How to Prepare Your Pets for a Disaster Evacuation
By: Andrea Brownstein, LVT
Fall means extreme weather in some parts of the country, and it's every family’s worst nightmare when local officials have recommended or require an evacuation due to an incoming weather event. Organizing the human members of your family can be complicated enough, but add in pets and everything that goes along with them and it can be overwhelming. Let’s look at ways you can prepare for such events and what you can expect along the way.
It’s always best to be prepared at home prior to any event. This means in addition to having an ample amount of food and portable water on hand, be sure to have enough medications for your pet to last at least 2 weeks. Although it is always a good idea to have these items on hand, it is extra important to have these during extreme weather seasons. Know your local risks year round. Even if you are not normally in the pathway of hurricanes, you may be in a tornado-prone area, or a flood-prone region. The type of weather event you prepare for will affect how you prepare.
If you are in a tornado area, and have your own basement or cellar to evacuate to, you may just want to store your pet’s extra supplies down there year round. If you are in a hurricane zone, its best to have a container that you keep extra supplies in that can be quickly placed in your vehicle for an evacuation.
Whether evacuating or not, properly identifying your pets is key. In the best of situations, we can become separated from our pets, and during a disaster, the risks increase. Microchips are ideal, but in addition to those, tags that are secured to collars are a great visual cue to rescuers that this is an owned pet. Since collars can come off, grease pens can be used to write your phone number and name directly on your pets.
In the aftermath of Hurricane Katrina, many states changed their laws regarding pets and people in shelters together. Talk to your veterinarian now, before there is an issue and make a plan based upon your local laws. If your state does not have laws that are provisioned for this type of sheltering, you may want to think about evacuating early.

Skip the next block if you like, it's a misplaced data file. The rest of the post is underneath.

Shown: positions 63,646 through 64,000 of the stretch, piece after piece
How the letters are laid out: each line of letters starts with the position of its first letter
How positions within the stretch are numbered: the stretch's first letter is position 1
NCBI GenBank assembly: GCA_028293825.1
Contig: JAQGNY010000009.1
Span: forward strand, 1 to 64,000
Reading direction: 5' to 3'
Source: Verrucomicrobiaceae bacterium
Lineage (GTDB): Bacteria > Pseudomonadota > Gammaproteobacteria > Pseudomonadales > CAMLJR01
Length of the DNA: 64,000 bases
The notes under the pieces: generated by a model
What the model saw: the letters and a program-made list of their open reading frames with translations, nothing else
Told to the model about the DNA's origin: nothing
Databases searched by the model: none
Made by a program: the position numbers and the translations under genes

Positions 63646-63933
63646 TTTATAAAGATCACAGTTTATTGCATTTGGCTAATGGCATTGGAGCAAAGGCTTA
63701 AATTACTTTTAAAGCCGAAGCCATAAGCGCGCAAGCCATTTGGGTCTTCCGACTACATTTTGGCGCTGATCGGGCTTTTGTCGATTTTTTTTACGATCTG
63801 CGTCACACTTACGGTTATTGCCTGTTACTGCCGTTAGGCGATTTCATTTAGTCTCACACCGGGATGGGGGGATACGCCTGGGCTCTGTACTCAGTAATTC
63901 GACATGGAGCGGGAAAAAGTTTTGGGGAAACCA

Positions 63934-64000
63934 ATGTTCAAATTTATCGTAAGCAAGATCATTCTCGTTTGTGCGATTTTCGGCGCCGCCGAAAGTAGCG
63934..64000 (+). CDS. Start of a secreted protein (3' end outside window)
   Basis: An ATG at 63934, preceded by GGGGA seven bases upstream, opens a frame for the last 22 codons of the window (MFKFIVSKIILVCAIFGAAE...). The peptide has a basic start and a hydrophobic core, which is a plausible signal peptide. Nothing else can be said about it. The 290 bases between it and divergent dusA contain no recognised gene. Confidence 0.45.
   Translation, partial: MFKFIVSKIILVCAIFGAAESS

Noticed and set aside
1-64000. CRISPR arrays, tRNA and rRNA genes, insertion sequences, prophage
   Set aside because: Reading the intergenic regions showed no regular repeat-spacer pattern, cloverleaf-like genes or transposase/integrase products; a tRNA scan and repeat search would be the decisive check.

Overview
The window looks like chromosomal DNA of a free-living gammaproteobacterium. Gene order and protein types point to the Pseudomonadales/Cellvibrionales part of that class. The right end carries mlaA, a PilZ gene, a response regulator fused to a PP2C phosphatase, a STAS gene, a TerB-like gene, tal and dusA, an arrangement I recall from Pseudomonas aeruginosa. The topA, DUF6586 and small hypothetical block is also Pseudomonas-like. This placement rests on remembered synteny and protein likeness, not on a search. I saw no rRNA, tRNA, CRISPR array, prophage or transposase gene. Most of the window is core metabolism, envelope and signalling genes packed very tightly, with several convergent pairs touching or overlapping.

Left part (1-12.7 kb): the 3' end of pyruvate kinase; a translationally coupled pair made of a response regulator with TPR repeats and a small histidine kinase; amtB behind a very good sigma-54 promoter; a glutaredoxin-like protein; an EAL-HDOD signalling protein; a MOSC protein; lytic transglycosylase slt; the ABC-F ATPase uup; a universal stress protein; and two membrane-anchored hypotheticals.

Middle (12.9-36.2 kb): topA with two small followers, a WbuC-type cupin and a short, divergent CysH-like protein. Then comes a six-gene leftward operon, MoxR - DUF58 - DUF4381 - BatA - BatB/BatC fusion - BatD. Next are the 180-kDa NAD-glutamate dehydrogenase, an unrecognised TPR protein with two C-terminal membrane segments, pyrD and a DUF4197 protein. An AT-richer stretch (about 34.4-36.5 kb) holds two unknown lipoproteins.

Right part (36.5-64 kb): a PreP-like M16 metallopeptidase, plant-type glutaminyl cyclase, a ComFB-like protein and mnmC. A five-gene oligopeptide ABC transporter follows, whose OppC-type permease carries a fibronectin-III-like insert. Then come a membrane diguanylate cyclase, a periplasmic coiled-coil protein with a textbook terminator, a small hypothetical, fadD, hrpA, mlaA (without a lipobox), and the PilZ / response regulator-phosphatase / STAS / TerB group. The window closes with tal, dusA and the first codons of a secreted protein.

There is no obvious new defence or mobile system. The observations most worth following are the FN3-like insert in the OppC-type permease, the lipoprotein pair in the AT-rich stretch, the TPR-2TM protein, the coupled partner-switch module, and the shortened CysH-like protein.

Ask friends or family within driving distance but outside of the danger zone if they would be willing to take you and your pets in should there be an emergency. In addition to this, it is always good to map out hotels that are pet friendly. Having this information ahead of time will make everything easier if the time comes to evacuate. As soon as you hear that there is a warning, call and make those reservations. You can always cancel if needed.
Leave yourself plenty of time to get out of the area. Traffic can be stressful for everyone in the family, and road closures can make it even more difficult to get to where you are going.
If you are unable to evacuate, be prepared for what may happen next. Some rescuers may allow you to bring your pets. If they do, be prepared to have your pet housed separately from your family. During Katrina, several non-profit groups were able to set up shelters in close proximity to human shelters, so owners could visit their pets. In other cases, pets were taken to a shelter far away.
In some cases, unfortunately, rescuers are unable to evacuate pets at all. The officials’ primary job is to rescue you and other disaster survivors. Although this can be scary, it is important to remember that these people are there to save you, no matter what. If this occurs, be sure to leave food and water where it can be accessed by your pet until you are able to return. Identification will help animal rescuers get your pet back to you as soon as they can. Hopefully these cases will be few and far between, but it is another reminder why it is important to evacuate swiftly and safely when bad weather is headed your way.
There are many non-profit agencies as well as government teams in place to help your pets during disasters. These are people who understand your bond with your pets. They will do everything in their power to help keep them safe and reunite them with their families, but they cannot do it alone. Create a plan to help you and your family to stay secure and prepared in the event of a disaster.
About the author, Andrea:
As a member of National Veterinary Response Team (NVRT) under Health and Human Services for over 11 years, Andrea has had the opportunity to be on the frontlines of the relief efforts for several events, including Hurricane Katrina. Her team is comprised of dedicated Veterinarians, Licensed Veterinary Technicians, logistics and communications staff as well as many others. This team spends their time off from their full time positions to train in all types of scenarios, to help you and your pets in the event of a disaster.